Referee's findings convinces me that he made no mistake in concluding that a partnership arrangement existed between Shaw and Poinsett although it is true as the petitioners allege that there was no specific agreement that they should share the debts of the business. This may readily be implied from the conduct of Poinsett and his actions as indicated by all of the testimony.
The second category is not directly relevant to the issue before the Referee which concerns itself not with how far Shaw and Poinsett had bound the other by his contracts but rather relates itself only to the transactions under investigation herein which were between Shaw and Poinsett themselves.
The third category reiterates the claim that Shaw and Poinsett had no partnership relationship at the time but only contemplated one in the future. In this respect, as stated before, the finding of the Referee that there was a then present relationship is amply justified.
The petitioners also argue that in March of 1941, Shaw and Poinsett arrived at a settlement of their mutual dealings and that the mortgages were given to Poinsett as an accord and satisfaction. They submit that the real estate mortgage having been given on Shaw's Columbus property had such a status and that its integrity was further buttressed by the fact that the real estate mortgage was a sealed instrument. The Referee's finding that no consideration supported the accord and satisfaction because a partnership existed between Poinsett and Shaw and there was no money due to Poinsett does not bend to the petitioners' allegations. The seal upon the real estate mortgage imports consideration and raises a presumption that it was present. The Referee correctly disposed of this contention by his conclusion based upon evidence that the presumption had been overcome by a showing that actually there was no consideration.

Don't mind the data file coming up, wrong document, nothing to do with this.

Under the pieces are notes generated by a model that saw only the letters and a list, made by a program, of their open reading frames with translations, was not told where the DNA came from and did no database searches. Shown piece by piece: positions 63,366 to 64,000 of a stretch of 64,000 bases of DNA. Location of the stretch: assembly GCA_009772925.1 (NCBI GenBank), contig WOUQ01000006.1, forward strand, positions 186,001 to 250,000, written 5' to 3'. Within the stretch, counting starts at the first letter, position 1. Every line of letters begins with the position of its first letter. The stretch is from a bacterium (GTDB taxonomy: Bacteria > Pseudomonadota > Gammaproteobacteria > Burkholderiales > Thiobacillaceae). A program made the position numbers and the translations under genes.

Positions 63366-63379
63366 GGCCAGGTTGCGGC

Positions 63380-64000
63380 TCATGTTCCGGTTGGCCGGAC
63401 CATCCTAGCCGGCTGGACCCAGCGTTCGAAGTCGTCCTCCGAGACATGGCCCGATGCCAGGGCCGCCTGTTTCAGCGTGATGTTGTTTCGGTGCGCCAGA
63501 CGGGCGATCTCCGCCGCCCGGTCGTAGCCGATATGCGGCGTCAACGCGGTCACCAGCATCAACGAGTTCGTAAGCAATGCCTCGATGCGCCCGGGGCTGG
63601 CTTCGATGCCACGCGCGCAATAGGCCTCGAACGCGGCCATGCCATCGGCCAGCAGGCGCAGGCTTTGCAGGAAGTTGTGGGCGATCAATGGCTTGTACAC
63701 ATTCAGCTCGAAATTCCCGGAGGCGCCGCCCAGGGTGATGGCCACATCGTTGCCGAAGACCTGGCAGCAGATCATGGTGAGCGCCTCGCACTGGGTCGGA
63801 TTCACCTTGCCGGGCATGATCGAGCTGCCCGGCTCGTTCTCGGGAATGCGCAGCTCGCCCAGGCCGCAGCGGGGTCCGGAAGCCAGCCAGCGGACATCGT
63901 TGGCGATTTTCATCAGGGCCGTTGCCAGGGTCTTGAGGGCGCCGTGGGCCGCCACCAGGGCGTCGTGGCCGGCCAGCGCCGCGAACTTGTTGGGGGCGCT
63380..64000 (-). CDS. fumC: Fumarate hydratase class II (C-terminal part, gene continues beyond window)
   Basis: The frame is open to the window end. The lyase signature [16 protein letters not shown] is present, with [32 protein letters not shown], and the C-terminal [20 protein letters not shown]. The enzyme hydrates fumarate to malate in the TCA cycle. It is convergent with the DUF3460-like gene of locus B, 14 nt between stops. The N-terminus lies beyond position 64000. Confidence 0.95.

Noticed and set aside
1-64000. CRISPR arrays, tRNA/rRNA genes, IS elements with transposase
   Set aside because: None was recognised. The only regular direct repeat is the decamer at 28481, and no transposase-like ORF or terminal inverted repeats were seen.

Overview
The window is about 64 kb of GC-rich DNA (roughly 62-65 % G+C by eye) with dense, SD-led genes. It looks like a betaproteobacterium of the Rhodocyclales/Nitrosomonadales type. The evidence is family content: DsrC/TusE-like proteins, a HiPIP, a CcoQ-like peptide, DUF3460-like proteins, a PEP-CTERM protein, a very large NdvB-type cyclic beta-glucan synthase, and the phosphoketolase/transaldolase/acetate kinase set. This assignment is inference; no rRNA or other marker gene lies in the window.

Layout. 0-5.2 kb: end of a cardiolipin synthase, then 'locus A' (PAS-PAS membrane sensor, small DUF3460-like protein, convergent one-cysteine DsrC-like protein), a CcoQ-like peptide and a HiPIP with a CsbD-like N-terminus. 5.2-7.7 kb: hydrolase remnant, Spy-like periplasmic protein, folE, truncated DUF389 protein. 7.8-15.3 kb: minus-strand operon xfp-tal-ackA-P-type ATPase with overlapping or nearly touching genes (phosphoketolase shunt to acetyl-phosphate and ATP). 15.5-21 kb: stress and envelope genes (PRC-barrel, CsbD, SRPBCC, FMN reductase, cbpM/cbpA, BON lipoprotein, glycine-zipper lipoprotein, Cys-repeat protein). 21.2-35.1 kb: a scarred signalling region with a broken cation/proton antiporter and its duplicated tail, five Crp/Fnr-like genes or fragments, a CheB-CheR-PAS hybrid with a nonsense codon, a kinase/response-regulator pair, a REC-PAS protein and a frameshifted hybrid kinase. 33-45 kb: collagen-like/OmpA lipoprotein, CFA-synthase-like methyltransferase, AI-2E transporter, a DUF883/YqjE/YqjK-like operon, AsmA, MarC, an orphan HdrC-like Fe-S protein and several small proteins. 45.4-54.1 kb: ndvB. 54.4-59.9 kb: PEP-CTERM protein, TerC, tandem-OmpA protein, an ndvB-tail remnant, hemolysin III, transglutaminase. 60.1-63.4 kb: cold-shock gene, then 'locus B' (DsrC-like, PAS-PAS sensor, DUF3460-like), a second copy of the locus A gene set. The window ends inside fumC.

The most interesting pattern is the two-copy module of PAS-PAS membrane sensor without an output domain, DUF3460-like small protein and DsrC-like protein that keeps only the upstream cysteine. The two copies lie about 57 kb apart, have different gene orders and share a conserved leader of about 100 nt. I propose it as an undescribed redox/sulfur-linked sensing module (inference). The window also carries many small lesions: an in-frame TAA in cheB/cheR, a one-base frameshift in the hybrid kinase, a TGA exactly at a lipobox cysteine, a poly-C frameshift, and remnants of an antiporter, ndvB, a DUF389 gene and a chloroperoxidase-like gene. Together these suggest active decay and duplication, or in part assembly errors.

The petitioners also challenged the Referee's finding that the chattel mortgage was void because they contend that the statement made in the affidavit that the consideration for the mortgage was for back rent and advances while perhaps not strictly in accordance with the fact was made in good faith and only technically inaccurate. Again this argument cannot overcome the clearcut finding of the Referee that the affidavit of the chattel mortgage was substantially inaccurate, sufficiently to vitiate it under the New Jersey law.
Only in the event that the conclusions of the Referee are clearly erroneous or are shown to have been the result of mistake should they be disturbed by the court. I am convinced that there is ample testimony to support the findings of the Referee and that his conclusions are accurately drawn therefrom.
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